Youth savings – it’s a family affair (Part II)

Published on 18 October 2017

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James Sumberg

Research Fellow

Savings groups are promoted as an ideal way to promote financial inclusion in Africa, particularly among young people. Having grown in popularity in recent years, they are projected to reach up to 30 million people by 2018 (pdf), compared to only 1.5 million people in 2009 (pdf).

Young people participating in a youth savings group meeting, Zambia

While programmes and models differ, in general 15 to 30 people come (or are brought) together to form a savings group (also called a village savings and loans association or VSLA). Members may receive some training, e.g. in financial literacy, entrepreneurship or employability skills, but the main point of the groups, and particularly those focused on young people, is to promote a culture of savings and responsible use of credit. The central proposition is that access to financial services will support new income generating activities and job creation.

Our newly published article (available open-access) challenges some of the assumptions that underpin efforts to promote youth savings groups. We worked with the Banking on Change (BoC) programme which operated in seven countries – Egypt, Ghana, India, Kenya, Tanzania, Uganda and Zambia – and reached over 250,000 young people.

Like many other savings group programmes, BoC conceived of the young group members as autonomous individuals, who make independent decisions about savings, credit, investment and expenditure. This conception is manifest in the way that training is targeted at individual members, and impact is seen as the effect of group membership (or training activities) on individual members’ knowledge, savings behaviour and economic activity.

A family affair

In contrast, our research highlighted the fact that engagement with youth savings groups is influenced to a large extent by family and social relations – it’s a family affair.  Many of the young people we studied used the funds of other individuals (e.g. parent, spouse, boyfriend, ex-partner or other family members) or funds from other sources (e.g. existing savings or informal loans), to save and to repay loans.

For example, nearly two-thirds of women with partners saved with money they received from their partners (or ex-partners), and others reported borrowing from relatives or neighbours in order to save. Students were the most reliant on their families to save; more than four-fifths of them used money given to them by their parents to save. Savings group members also commonly handed over share-outs and/or loans to parents, guardians or others, and this was especially the case for students, who reported that one-third of the loans they took were handed over to someone else to use (versus an average of 15 percent for all interviewed members).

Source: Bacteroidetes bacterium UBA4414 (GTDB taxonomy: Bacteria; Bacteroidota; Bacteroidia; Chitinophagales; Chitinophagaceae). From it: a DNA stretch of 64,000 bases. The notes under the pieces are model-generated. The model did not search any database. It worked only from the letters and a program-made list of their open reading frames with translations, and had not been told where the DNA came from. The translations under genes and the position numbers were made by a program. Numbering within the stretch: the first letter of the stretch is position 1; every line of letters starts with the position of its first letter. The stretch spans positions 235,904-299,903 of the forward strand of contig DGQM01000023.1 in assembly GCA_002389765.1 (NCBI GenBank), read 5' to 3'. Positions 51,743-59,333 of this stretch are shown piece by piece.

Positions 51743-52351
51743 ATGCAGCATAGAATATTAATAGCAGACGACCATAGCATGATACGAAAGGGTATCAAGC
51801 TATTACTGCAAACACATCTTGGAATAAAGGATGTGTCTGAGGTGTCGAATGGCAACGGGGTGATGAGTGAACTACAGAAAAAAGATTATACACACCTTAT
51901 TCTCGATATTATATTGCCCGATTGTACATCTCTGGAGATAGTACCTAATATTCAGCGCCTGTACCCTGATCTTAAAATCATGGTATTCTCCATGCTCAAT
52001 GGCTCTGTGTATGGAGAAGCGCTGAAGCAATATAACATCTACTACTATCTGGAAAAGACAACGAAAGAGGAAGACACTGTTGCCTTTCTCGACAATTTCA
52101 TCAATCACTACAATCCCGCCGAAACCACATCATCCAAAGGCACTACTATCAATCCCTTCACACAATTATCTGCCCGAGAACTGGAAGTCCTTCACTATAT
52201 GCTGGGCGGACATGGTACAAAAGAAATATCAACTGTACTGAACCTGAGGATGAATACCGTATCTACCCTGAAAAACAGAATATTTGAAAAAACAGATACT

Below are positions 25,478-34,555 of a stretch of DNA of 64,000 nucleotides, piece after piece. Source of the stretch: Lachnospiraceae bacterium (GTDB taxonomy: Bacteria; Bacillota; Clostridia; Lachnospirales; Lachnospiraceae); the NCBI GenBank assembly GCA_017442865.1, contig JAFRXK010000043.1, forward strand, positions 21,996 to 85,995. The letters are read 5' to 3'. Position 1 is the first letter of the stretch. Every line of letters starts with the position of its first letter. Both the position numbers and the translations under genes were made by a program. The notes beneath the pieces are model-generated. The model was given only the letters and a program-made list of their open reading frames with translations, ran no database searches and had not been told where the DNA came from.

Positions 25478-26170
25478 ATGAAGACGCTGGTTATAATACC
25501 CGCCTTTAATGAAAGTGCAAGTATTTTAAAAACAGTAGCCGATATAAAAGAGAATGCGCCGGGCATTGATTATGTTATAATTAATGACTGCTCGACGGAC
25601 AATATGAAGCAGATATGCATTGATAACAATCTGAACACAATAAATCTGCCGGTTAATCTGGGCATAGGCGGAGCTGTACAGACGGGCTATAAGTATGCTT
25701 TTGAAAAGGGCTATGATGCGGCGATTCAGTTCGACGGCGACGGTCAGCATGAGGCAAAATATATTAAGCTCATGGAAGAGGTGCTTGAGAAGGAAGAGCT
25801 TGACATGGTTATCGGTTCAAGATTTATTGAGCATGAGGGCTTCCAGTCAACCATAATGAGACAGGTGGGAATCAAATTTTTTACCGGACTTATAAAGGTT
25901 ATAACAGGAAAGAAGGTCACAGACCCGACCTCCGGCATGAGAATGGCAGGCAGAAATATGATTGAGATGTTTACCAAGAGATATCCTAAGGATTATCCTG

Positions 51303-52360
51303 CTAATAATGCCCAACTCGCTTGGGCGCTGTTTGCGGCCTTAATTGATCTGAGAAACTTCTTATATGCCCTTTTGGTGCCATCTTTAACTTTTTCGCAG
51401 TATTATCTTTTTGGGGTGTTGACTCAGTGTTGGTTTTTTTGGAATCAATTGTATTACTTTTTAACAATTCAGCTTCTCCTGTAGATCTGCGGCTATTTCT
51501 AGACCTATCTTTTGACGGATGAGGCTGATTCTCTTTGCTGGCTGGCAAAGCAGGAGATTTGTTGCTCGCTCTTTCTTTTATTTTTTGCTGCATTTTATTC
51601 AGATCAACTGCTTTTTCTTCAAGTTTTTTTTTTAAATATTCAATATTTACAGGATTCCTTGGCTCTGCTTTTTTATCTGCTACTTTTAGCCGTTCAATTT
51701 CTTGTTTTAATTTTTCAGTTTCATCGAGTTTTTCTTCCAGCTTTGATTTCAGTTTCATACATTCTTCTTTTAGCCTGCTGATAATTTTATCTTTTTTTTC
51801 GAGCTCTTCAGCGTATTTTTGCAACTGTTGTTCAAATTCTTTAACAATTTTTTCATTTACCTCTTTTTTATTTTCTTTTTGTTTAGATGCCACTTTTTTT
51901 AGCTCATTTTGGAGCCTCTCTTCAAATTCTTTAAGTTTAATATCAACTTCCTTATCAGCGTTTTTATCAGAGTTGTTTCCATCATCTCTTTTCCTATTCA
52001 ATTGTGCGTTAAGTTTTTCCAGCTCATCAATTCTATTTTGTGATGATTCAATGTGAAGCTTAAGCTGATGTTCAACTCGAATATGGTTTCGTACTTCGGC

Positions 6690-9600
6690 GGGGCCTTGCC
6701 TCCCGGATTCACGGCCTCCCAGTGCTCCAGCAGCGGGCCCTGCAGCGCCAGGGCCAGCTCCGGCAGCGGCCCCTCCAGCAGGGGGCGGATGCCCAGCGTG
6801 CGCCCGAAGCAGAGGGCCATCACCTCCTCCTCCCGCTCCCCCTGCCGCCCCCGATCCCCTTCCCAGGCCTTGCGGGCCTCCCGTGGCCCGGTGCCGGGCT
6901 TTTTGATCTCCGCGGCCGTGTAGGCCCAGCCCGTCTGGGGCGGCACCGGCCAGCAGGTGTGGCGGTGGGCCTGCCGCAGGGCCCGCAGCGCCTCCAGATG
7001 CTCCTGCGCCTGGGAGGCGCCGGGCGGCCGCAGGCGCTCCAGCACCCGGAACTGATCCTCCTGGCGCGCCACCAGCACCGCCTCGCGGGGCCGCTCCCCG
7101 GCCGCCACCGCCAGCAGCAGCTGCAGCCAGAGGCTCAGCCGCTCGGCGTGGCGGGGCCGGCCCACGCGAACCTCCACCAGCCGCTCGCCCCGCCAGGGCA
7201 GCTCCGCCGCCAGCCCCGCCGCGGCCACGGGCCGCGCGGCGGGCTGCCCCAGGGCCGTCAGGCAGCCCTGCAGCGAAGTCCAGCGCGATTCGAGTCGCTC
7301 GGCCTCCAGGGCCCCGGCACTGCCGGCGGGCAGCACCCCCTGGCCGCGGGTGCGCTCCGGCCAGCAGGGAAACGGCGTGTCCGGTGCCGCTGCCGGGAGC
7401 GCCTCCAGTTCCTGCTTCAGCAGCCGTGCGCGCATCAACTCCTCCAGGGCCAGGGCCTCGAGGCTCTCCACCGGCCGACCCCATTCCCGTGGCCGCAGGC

What are the implications?

At one level, there should be nothing surprising in the fact that a key resource, cash, flows readily along family lines. What could be less worthy of note than a husband helping a wife to save, or a student returning part of her share-out to her parents or fronting a small loan for a sibling? At another level, however, the fact that youth savings is clearly, and perhaps primarily, a family affair, means it is not viable to assume that there will necessarily be a direct relationship between training or changes in savings and borrowing behaviour on the one hand, and members’ income generation on the other.

One important implication is that this complicates how impact is conceived and measured. While training may improve a person’s ability to manage money, our research shows that many youth savings groups members’ saving and borrowing patterns are ultimately shaped to a large extent, if not mainly, by family and friends’ contributions and demands on their financial flows. Individuals’ saving rates may increase because of a family member’s increased willingness to contribute financially rather than an individual’s improved level of financial literacy.

Conversely, individuals’ income generating activities may stagnate as savings and loans are used to service a parent’s enterprise, or to pay for siblings’ school fees. Impact evaluation will therefore need to be informed by this sociological (and primarily family-based) understanding of youth savings. Programme design and implementation will also likely have to be rethought with this understanding in mind.

Photo credit: Justin Flynn – Young people in Zambia participating in a youth savings group meeting (where they deposit savings in the lock box and issue loans – all these transactions are recorded, is what the group secretary is doing in the picture).


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